Wednesday, April 13, 2016

Are Educators Rising?

Another day, another group setting out to get education All Fixed Up. Today, let's meet Educators Rising.

Fine. What's this one up to?

What's their mission? And what are their standards for future teachers?

Educators Rising cultivates highly skilled educators by guiding young people on a path to becoming accomplished teachers, beginning in high school and extending through college and into the profession.

ER is "powered by" Phi Delta Kappa, and their mission is to pump up the ever-more-empty teacher pipeline, starting by recruiting and supporting high school students who might pursue a teaching career. It is not the only program of its kind (South Carolina's Center for Recruitment, Retention and Advancement had a teacher cadet program that was not too shabby), but the PDK nameplate gives it some clout and national reach, and that also means it's not just one more Gatesian style astroturf group.

They've come up with standards for high school students planning on entering teaching-- standards that are currently open for commenting. We'll get to those in a bit.

Who runs this group?

Co-director Dan Brown earned a degree in Film and Television and became a New York Teaching Fellow (the NYC district's in-house version of TFA), then wrote a memoir about his first year in the classroom. Moved from elementary to high school, got a Masters in teaching, and served a year as a USED Teaching Fellow in the Arne Duncan years. He has a TED talk. He's written and worked as a talking head. All of this in the last ten years or so. I give him a point for this line in his official government bio: "Dan Brown did not write The Da Vinci Code, and he is okay with that."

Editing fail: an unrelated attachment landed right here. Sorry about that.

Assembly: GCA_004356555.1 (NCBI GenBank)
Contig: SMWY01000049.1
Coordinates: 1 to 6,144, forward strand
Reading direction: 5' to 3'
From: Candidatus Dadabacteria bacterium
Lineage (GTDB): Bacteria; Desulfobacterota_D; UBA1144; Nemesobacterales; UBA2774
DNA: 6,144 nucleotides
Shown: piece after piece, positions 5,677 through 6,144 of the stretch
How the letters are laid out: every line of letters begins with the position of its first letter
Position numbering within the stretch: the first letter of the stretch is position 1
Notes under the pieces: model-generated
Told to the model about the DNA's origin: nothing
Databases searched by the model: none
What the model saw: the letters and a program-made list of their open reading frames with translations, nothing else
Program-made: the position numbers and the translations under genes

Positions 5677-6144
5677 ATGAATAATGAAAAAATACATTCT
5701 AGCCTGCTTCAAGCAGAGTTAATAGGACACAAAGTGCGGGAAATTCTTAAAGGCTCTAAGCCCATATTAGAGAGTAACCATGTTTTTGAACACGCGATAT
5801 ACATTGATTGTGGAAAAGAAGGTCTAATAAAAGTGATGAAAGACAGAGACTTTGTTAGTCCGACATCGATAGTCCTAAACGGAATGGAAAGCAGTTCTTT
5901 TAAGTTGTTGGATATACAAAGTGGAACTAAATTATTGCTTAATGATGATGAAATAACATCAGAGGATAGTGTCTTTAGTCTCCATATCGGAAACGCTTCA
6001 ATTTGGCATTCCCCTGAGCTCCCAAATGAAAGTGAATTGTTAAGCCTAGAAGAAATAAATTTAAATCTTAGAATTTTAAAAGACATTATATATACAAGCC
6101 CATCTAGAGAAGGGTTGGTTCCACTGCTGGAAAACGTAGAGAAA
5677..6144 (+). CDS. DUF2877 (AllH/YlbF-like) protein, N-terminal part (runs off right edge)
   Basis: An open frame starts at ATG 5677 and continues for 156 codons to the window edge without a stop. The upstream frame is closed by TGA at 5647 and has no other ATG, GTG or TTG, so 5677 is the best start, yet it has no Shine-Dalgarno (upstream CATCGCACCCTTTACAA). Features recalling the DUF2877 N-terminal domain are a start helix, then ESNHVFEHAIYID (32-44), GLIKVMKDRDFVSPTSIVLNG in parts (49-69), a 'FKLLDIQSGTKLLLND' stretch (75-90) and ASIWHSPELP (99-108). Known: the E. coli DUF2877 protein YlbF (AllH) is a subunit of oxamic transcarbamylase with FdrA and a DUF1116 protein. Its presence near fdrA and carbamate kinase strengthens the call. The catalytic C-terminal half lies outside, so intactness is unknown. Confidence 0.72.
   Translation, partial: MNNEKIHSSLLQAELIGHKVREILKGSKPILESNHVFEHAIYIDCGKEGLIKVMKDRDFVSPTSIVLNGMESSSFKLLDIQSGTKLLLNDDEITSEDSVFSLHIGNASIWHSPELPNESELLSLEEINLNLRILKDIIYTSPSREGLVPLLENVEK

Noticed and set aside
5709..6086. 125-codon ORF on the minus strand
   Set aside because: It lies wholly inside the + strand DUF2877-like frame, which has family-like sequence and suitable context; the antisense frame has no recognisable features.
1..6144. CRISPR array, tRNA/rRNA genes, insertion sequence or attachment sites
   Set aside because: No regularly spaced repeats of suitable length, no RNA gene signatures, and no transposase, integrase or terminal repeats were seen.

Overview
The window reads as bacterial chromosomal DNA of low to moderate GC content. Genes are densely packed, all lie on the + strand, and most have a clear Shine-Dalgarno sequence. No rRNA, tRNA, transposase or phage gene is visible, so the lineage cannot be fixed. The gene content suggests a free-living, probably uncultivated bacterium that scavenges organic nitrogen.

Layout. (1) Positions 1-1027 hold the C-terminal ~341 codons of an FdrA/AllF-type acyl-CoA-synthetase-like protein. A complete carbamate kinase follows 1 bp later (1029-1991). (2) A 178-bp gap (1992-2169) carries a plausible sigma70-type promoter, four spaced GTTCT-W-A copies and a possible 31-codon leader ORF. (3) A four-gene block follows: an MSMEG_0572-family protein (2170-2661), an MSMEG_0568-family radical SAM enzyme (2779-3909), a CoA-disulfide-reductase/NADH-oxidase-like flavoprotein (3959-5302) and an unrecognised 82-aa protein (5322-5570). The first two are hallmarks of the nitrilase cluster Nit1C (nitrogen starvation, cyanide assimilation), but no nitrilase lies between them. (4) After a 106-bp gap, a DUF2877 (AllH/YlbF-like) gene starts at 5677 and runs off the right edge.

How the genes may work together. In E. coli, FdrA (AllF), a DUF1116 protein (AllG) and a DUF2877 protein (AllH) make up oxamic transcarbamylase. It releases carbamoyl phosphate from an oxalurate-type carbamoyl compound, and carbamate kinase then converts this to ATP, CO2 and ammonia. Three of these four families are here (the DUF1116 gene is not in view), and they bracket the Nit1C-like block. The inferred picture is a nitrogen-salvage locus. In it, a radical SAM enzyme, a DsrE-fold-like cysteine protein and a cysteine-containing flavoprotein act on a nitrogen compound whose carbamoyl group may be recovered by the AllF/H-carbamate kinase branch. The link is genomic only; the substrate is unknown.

Co-director Ashley Kincaid has been in the education biz for even less time (seven whole years) after a career in management consultancy as well as communications boss for the Girl Scouts.

PDK CEO Josh Starr has been a superintendent with a stint in Stamford, followed by a somewhat contentious stint in Maryland. Read both the piece linked to and the comments with it-- Starr's legacy is complicated.